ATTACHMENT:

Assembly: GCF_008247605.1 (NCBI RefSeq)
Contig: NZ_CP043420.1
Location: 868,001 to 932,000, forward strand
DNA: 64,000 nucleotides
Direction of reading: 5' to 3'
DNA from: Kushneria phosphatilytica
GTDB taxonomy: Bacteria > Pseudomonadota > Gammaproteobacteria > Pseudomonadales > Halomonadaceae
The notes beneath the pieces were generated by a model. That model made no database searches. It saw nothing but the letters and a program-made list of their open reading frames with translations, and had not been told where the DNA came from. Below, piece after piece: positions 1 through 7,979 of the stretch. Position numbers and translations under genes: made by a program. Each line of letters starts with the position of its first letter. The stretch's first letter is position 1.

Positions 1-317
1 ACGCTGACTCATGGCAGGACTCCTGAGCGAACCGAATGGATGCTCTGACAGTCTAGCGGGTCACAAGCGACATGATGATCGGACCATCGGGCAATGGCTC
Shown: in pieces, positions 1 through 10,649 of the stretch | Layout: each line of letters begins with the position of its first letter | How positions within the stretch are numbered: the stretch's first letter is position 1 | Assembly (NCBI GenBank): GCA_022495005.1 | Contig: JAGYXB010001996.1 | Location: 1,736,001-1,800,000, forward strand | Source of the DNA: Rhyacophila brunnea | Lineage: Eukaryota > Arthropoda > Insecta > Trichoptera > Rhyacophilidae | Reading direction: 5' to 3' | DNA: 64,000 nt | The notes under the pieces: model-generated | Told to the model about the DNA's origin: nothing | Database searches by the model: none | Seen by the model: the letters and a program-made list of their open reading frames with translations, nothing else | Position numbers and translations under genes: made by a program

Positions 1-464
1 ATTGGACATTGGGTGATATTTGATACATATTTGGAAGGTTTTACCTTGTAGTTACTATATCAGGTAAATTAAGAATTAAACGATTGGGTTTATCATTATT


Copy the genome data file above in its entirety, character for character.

Assembly: GCF_008247605.1 (NCBI RefSeq)
Contig: NZ_CP043420.1
Location: 868,001 to 932,000, forward strand
DNA: 64,000 nucleotides
Direction of reading: 5' to 3'
DNA from: Kushneria phosphatilytica
GTDB taxonomy: Bacteria > Pseudomonadota > Gammaproteobacteria > Pseudomonadales > Halomonadaceae
The notes beneath the pieces were generated by a model. That model made no database searches. It saw nothing but the letters and a program-made list of their open reading frames with translations, and had not been told where the DNA came from. Below, piece after piece: positions 1 through 7,979 of the stretch. Position numbers and translations under genes: made by a program. Each line of letters starts with the position of its first letter. The stretch's first letter is position 1.

Positions 1-317
1 ACGCTGACTCATGGCAGGACTCCTGAGCGAACCGAATGGATGCTCTGACAGTCTAGCGGGTCACAAGCGACATGATGATCGGACCATCGGGCAATGGCTC
Shown: in pieces, positions 1 through 10,649 of the stretch | Layout: each line of letters begins with the position of its first letter | How positions within the stretch are numbered: the stretch's first letter is position 1 | Assembly (NCBI GenBank): GCA_022495005.1 | Contig: JAGYXB010001996.1 | Location: 1,736,001-1,800,000, forward strand | Source of the DNA: Rhyacophila brunnea | Lineage: Eukaryota > Arthropoda > Insecta > Trichoptera > Rhyacophilidae | Reading direction: 5' to 3' | DNA: 64,000 nt | The notes under the pieces: model-generated | Told to the model about the DNA's origin: nothing | Database searches by the model: none | Seen by the model: the letters and a program-made list of their open reading frames with translations, nothing else | Position numbers and translations under genes: made by a program

Positions 1-464
1 ATTGGACATTGGGTGATATTTGATACATATTTGGAAGGTTTTACCTTGTAGTTACTATATCAGGTAAATTAAGAATTAAACGATTGGGTTTATCATTATT